Your Excellency and Chancellor of our first ever university, I write to you about a matter very close to my heart, the welfare of young Gambians studying abroad during this challenging COVID-19 era. I recently made a social media post urging your government to send financial assistance to Gambians currently studying abroad and I was informed that your administration had sent forms to Gambians studying in foreign universities, aimed at gathering information to start this process.
Certainly this initiative by your government is highly commendable. But then, again, we have a problem Mr. President. The initial feedback I got about this matter came from a Gambian living in Europe who is actually very happy that your government has started the process of granting support to our young ones abroad but she also emphatically states that she is not interested in the offer for the following reasons, in her own words: “The only mystery in the whole process is the lengthy questions asked on personal details of the said student to filled and send the form back to the Gambian Embassy in Brussels. The suggested Amount for support isn’t stated in the form, hence I wonder why the personal questions.”
Thereafter I received more messages through one of my social media platforms from other Gambians studying abroad who stated their own concern as follows “Many Gambian colleagues studying abroad are not keen to submit their names for the relief support. They asking for too many personal details that does not make sense. In fact the fear is that they will be used as statistics while the money is not even spent on those needy students.”
Your Excellency, why would your government be so intrusive as to making the disclosure of detailed personal information a requirement for your citizens in dire situations to receive money from their very own country’s treasury?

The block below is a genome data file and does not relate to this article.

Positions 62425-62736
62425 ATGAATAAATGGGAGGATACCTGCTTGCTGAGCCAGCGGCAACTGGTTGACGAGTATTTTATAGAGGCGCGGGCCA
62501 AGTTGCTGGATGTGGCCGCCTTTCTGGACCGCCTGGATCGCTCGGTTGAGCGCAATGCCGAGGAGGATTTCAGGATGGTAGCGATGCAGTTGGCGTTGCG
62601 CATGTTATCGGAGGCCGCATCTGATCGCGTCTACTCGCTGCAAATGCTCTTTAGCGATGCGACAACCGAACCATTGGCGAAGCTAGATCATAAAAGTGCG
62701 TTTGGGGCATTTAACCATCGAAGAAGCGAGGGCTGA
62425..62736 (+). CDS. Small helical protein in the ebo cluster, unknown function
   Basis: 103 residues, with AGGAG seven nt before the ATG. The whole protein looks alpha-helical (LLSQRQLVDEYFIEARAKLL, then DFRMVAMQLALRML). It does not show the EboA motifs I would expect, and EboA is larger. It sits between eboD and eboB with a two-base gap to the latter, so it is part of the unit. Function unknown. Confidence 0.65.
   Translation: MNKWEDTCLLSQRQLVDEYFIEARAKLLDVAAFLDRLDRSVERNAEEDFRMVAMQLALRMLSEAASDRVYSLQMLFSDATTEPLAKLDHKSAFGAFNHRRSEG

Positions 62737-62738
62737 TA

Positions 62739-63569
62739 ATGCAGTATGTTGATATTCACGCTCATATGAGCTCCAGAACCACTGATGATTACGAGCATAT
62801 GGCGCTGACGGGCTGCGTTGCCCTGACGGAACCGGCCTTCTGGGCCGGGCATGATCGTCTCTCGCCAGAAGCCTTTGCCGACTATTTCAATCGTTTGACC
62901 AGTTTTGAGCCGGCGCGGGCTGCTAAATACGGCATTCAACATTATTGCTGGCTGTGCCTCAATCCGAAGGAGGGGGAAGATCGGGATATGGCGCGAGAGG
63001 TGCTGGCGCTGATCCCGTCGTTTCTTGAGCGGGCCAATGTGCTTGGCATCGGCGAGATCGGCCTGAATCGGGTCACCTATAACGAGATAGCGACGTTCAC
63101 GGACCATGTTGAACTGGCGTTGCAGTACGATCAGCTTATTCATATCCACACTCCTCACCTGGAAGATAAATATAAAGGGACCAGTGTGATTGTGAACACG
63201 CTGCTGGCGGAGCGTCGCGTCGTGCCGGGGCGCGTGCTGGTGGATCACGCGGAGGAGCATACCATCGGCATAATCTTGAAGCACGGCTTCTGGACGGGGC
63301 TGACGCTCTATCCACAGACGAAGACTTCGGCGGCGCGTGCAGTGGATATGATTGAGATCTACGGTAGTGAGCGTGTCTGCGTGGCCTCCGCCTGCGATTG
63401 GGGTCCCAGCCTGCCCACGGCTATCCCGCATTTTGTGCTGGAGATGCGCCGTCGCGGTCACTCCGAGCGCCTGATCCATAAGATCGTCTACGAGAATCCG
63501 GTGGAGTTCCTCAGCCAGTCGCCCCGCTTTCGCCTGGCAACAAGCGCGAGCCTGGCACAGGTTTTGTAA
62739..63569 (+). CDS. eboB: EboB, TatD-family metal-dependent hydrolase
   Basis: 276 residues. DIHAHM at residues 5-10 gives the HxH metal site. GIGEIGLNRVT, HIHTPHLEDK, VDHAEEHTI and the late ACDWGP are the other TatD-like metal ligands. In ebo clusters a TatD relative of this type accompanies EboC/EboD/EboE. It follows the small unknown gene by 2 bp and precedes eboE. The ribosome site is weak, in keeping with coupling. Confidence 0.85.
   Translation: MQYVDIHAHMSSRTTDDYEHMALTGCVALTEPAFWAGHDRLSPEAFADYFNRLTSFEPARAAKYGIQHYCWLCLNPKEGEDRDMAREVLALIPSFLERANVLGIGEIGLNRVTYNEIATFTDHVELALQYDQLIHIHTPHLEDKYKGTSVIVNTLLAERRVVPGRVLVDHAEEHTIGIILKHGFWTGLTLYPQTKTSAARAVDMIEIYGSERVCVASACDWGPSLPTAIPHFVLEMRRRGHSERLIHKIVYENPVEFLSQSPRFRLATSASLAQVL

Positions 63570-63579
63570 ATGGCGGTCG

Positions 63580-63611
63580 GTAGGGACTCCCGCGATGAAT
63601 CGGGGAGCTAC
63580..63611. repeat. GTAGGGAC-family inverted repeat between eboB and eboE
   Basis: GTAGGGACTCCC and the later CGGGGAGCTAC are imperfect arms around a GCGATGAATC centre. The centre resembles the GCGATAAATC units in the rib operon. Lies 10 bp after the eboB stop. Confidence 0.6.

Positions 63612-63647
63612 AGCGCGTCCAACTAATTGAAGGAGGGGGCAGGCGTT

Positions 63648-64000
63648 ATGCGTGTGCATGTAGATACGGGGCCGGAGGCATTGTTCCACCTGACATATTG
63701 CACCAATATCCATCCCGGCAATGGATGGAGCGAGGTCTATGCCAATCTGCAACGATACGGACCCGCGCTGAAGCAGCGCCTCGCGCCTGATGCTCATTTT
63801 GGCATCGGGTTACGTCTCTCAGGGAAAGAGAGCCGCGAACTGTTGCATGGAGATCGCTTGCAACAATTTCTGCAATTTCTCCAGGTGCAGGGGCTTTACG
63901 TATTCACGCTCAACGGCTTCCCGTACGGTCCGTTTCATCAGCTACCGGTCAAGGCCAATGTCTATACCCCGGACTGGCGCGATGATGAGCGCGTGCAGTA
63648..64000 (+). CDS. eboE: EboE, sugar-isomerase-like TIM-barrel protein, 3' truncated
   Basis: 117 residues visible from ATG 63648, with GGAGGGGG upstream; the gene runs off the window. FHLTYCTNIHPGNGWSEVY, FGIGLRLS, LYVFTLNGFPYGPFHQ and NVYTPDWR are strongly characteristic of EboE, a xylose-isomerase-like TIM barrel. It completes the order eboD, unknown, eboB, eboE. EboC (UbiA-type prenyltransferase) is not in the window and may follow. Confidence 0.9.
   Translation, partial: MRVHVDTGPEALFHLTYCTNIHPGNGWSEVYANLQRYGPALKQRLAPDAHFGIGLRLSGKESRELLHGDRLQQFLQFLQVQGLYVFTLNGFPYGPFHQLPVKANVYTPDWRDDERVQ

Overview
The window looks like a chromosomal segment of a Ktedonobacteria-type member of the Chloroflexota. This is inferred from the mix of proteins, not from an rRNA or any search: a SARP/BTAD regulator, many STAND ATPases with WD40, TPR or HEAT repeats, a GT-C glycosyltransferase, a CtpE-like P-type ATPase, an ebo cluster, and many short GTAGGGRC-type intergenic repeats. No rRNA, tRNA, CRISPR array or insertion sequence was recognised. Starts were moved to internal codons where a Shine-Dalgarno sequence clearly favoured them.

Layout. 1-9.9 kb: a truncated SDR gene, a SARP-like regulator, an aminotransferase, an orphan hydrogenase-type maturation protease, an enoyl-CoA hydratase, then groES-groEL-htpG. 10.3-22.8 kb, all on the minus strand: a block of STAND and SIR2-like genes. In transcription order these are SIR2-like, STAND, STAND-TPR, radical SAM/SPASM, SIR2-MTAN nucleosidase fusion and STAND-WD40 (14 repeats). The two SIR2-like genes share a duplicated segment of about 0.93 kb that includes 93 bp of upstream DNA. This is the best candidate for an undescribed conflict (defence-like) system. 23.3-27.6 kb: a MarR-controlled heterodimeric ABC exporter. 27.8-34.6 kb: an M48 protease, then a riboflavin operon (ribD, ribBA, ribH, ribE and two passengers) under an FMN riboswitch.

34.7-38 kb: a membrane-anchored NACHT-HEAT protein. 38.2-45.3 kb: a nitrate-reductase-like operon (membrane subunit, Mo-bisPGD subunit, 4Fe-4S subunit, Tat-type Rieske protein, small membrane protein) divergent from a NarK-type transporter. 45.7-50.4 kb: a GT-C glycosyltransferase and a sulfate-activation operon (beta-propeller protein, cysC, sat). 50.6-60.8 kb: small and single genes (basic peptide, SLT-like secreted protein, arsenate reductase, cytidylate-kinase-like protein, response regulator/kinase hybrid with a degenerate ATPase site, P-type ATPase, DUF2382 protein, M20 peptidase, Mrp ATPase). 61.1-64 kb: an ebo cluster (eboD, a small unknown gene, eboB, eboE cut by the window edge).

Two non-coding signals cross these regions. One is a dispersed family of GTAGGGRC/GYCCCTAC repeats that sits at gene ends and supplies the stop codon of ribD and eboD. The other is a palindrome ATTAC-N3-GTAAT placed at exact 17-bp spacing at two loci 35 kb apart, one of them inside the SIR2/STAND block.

Are you not conversant with the Mandinka prober that ‘Moe buka a fo konko toe yeh taa e buloe koo?’ (No one tells a hungry person to go and wash their hands before they eat a meal)?
Surely, thousands of migrants who left their homeland in pursuit of better lives for their families are languishing in hunger and neglect in Libya, Italy and Spain. This is surely a blight on your government that actually admitted that your victory against the Jammeh administration was powered by Gambians in the diaspora. As if to further muddy up your own record regarding the group you call the 8th region of The Gambia (the diaspora), your government wants to play politics and data collection gimmicks with the welfare and lives of our students studying abroad?
Mr. President, how do you expect migrant-student-citizens of The Gambia to survive while waiting for data collection to be completed in a lockdown situation with no food, no insurance and welfare from their countries of residence. Truly this is not the kind of leadership these students expected from you when they strived and prayed to see you replace Yahya Jammeh.
Your Excellency, in addition to the clearcut case mentioned above, there is yet another category of Gambian students studying abroad who have been completely neglected by your foreign Ministry. Gambian students pursuing degrees in Islamic studies or even other professional disciplines in Arabic speaking countries seem to be rated as second-class citizens who do not deserve any support or attention from your government. Is this fair Mr. President?
There is a whole group of Gambian students in countries like Sudan numbering in the hundreds who have been completely left out in your Higher Education Ministry’s attempt to gather information (and hopefully render support) to Gambians studying abroad. Could this be an oversight or deliberate policy? How can we conclude that this anomaly is a mistake given the fact that your basic education Ministry deliberately left out the Arabic and Islamic students in their televised education programmes aimed at mitigating the loss of class hours occasioned by the current COVID-19 lockdown?
I rest my case, Sir, for the English saying is trite, “a word to the wise is enough .”
Thank you Mr. President and may Allah bless you and yours.
The Gambia’s Pen